- Culture Counts -
by Gayathri Ramprasad on February 25, 2014
“I wish my son had cancer instead of depression” the mother of an Indian teenager I recently met said to me. “If he had cancer, I could at least share our pain with our family and friends, and ask them for help” she said, tears streaming down her face.
My heart breaks every time I hear about the deep sense of isolation many Indian families feel in supporting their loved one struggling with mental health issues. As an Indian woman who has struggled with debilitating anxiety and depression, I know first-hand the difficulties of overcoming the stigma of mental illness within the Indian community. Continue reading the article at DBSA.
- A Conversation with Gayathri Ramprasad -
by Rose Caiola Musacchia on February 25, 2014
‘I could either die in the darkness or
I could light a candle’
I had the opportunity to speak with the remarkable Gayathri Ramprasad, whose memoir Shadows in the Sun: Healing from Depression and Finding the Light Within (Hazelden)—called a “a cross-cultural lens to mental illness”—was recently published. Her harrowing experiences with depression, the social stigma depression sufferers endure, and her courage in helping herself and others bring a new perspective to an important issue. Continue reading the article at Rewire Me
- Shadows in the Sun: Healing from depression and finding the light within -
by Alice Peck on February 25, 2014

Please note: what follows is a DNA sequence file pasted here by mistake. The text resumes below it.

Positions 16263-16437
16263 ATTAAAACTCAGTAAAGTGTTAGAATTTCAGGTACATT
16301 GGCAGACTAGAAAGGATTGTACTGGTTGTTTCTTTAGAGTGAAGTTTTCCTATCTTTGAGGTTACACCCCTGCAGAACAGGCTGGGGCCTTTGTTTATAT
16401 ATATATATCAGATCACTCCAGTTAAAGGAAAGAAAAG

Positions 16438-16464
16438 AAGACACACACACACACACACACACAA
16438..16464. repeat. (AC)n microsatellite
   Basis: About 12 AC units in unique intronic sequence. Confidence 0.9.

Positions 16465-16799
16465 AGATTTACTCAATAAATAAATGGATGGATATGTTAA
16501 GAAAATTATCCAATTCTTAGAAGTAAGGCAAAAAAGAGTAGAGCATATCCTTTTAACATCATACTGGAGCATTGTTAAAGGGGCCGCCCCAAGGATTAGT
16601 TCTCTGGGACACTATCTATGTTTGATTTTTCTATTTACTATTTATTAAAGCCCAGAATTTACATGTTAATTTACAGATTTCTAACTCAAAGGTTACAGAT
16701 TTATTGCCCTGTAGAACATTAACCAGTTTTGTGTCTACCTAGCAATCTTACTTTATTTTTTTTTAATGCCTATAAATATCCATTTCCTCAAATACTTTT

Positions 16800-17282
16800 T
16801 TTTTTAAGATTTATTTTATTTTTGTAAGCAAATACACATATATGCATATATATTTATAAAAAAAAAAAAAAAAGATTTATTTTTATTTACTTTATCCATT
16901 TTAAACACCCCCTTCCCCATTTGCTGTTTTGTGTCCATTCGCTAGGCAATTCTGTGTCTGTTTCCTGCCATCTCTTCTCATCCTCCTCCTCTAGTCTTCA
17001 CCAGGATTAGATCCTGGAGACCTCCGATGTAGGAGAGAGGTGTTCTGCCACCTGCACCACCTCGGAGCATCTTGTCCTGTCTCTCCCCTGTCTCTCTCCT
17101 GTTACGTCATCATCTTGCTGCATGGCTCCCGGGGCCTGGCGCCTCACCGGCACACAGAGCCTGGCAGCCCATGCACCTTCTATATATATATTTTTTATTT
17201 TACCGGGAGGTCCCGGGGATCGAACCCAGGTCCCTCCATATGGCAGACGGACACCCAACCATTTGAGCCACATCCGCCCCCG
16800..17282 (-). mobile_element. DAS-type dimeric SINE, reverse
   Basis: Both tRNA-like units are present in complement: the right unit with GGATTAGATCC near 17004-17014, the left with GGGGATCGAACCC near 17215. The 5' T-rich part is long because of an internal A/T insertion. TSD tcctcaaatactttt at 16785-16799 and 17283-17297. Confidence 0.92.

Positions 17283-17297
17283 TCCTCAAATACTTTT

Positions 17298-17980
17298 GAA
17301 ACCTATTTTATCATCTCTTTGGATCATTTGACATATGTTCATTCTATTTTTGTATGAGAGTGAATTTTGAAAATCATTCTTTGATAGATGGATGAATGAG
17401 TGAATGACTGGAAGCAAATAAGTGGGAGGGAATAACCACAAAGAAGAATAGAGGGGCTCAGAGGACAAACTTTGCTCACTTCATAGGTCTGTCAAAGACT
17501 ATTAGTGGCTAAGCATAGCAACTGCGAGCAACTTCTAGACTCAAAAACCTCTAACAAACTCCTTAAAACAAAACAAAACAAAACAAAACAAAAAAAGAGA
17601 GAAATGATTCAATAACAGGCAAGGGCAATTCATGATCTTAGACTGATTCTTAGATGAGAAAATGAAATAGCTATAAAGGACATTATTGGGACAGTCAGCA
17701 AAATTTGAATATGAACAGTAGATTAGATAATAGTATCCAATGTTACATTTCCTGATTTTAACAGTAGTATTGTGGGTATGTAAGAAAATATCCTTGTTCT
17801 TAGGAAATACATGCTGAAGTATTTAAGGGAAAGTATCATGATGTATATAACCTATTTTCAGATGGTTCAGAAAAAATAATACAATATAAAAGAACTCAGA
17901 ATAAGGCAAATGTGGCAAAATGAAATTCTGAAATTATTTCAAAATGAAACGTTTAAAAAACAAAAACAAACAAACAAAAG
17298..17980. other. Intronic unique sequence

Gayathri Ramprasad’s memoir Shadows in the Sun: Healing from Depression and Finding the Light Within (Hazelden) is “a cross-cultural lens to mental illness” tracing her lifelong battle with depression to her realization of “the light within”—a spiritual and emotional awakening which set her onto the path of healing. Here she shares the steps she took to heal from depression. Continue reading the article at Rewire Me.
- Cedar Mill woman writes memoir about depression, mental illness -
by Cindy Hudson on February 26, 2014
When she was growing up in India during the 1960s and ’70s, Gayathri Ramprasad saw mental illness treated as something shameful, to be hidden away. So when she started to have chronic anxiety and depression issues, she struggled to get help. Her issues intensified after she moved to Portland for an arranged marriage and began to have children.
“I was a young, homesick bride, and after I had a baby I grew more despondent by the minute,” says the Cedar Mill resident, but she was afraid to reveal her thoughts to anyone. Even though she eventually sought treatment, Ramprasad continued to suffer and was even confined to an isolation cell at one point. That’s when her life started to turn around. Continue reading the article at OregonLive
- What If You Grew Up Depressed in a Culture That Doesn’t Acknowledge Depression? -
By Therese Borchard on January 28, 2014
As much stigma as there lives in American homes regarding mental illness, it’s much worse in other countries. Gayathri Ramprasad grew up in Bangalore, India, where traditional Hindu culture has no concept of depression. There was no doctor to diagnose her anxiety disorder as an adolescent girl nor medicine to treat the condition. Now, as Founder and President of ASHA International, she is an agent of hope for persons of all cultures that suffer from depression and anxiety. Continue reading this article on Everyday Health